John Williams: How risky is your risk management?

Third Sector Promotion Association of Chairs

Managing risk is not a necessary evil or a tick-box exercise, but a key part of effective governance, writes the vice chair of the Association of Chairs

John Williams
John Williams

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It is an irony that the only thing you don’t see on a risk register is risk management. Yet managing risk is not just a process but an art, and charity chairs should ask themselves if they are getting right.

The two biggest polar-opposite risks with risk management are either that we become desensitised to risk and cavalier in our decisions or that risk turns into fear and we accomplish nothing.

Risk is an everyday part of charitable activity. Identifying and managing the risks the charity might face now and in the future are a key part of effective governance. Too often, however, it is seen as a perfunctory tick-box exercise or as a necessary evil, rather than as a core part of the board’s role.

Sometimes there is over-reliance on risk registers. Scoring and ranking risk becomes an end in itself and can create a false sense of control and security – it gets harder to spot the most serious risks. The traffic-light system is a help, but it encourages you to focus on the red lights when the ambers might carry hidden problems. In some of the recent charity crises, boards have been blindsided by aspects of their risk vulnerability that they did not spot or properly address.

Some boards get bogged down in the detail or become excessively cautious. The result can be that the charity fails to grasp and manage the risks that really matter, avoids taking decisions and misses the opportunities that could take the charity forward.

Navigating risk

So what is the right balance between caution and boldness? Well, to help chairs and boards steer their way through those rocks, we have produced the latest in our Chair’s Challenge Series, Navigating Risk.

As ever, there is no perfect answer, but we seek to give a few tips and insights to guide chairs and boards.

Perhaps the most important point is that context changes – there is a time to be bold and a time to be cautious. Risk management requires as much agility as every aspect of the charity’s work.

The guide addresses the role the chair has to play, from facilitating meaningful and challenging conversations on the charity’s strategic risks to ensuring that, in the first place, the board’s diversity offers a wide enough range of perspectives and experiences. Trustees who have "lived experience" of the new areas the charity wants to explore or different types of crisis and challenge are invaluable.

The importance of the right culture

A crucial role the chair plays here is to ensure there is a culture that takes risk seriously and gives risk assessment sufficient time and space on the board’s agenda. Good risk management is an attitude. Our briefing sets out four tasks for chairs to get the culture right:

1 Encourage open dialogue and learning

A critical risk here is that boards have not been given the information they need about the risks they face, and this leads to poor decision-making and increased vulnerability to risk and failure. Staff must feel able to communicate bad news to the board without the fear of blame. It’s important there is a culture that supports reporting of issues and respects whistleblowing, and encourages learning from mistakes and "near misses".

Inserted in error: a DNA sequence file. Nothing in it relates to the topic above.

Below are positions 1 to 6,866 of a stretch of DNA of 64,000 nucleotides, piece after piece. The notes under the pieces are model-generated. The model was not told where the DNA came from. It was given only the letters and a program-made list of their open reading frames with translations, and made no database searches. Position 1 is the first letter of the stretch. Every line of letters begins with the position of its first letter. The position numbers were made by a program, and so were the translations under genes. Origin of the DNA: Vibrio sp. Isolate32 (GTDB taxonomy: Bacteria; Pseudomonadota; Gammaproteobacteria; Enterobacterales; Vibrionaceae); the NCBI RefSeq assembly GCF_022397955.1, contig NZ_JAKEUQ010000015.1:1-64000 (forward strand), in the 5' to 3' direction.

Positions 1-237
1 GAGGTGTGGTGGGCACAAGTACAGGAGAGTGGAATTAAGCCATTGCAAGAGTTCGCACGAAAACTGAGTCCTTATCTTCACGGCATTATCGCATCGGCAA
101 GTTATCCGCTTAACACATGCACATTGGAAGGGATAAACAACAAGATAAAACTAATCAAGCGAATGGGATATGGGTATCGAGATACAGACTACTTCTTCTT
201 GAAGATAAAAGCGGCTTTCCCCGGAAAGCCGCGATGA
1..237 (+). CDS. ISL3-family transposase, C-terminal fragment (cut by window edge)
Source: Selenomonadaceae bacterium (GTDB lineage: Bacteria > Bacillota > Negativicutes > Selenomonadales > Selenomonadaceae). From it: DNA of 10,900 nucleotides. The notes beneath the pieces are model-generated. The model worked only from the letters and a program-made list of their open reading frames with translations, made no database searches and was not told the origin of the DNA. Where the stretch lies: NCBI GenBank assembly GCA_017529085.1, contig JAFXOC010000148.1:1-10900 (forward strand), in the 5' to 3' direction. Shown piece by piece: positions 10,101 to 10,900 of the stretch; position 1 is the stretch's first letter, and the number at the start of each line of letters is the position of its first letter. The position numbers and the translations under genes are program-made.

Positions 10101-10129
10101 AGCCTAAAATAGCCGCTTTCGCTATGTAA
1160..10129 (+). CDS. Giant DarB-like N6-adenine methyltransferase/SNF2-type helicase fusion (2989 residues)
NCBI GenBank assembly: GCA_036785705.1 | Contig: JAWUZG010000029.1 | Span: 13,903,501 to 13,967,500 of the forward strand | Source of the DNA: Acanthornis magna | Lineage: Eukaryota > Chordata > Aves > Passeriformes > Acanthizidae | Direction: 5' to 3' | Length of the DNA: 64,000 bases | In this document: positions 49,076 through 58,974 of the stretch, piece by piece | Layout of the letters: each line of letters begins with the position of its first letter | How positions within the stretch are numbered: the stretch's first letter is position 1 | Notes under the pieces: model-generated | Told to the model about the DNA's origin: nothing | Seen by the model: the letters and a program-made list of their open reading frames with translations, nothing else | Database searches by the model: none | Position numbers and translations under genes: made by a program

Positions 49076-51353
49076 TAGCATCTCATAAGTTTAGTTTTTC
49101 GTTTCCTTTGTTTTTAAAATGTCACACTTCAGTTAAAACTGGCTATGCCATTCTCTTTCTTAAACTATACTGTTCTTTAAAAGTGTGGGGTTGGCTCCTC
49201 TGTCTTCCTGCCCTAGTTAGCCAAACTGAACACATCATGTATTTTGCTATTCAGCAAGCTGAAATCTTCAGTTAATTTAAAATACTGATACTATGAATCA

2 Foster constructive challenge

It’s important to promote a productive culture on the board that values inquiry and constructive challenge. This includes testing and debating key assumptions. Scenario planning to assess what could go wrong is a useful tool here. Chairs should also check they have sufficient experience in the staff and on the board, and bring in external advisers where needed to add specific expertise to inform the board’s decisions.

3 Engage staff

Senior staff may have a risk appetite that’s different from the board’s. Involve them in discussion about risks and the charity’s risk culture, and listen to their perspective. This joint working helps you to guard against senior staff becoming too protective of their own positions and hiding risks from scrutiny by the board for fear of interference or lack of support.

4 Think opportunity as well as risk

When thinking about risk, it’s easy to focus only on things that can go wrong. Excessive caution is itself is a kind of risk – every opportunity carries some risk. Conversely, emerging risks usually offer opportunities too. For example, the rapidly changing digital environment presents many risks, but it also offers huge opportunities. Thinking about how, as a board, you can ensure success is as important as focusing on what might go wrong. There are times when the board’s role is to encourage boldness and not caution.

The final piece of the culture challenge is to accept that however well identified and mitigated the risk has been, sometimes things will go wrong. Stuff happens. The challenge then is to go into a professional crisis mode, avoiding blame and denial, deploying your well-tested crisis-management plan and fixing the problem. That’s a whole other column, but the inevitability of a crisis is another reminder that risk is for navigating, not avoiding.

John Williams is vice chair of the Association of Chairs. You can download Navigating Risk on the Association of Chairs’ website

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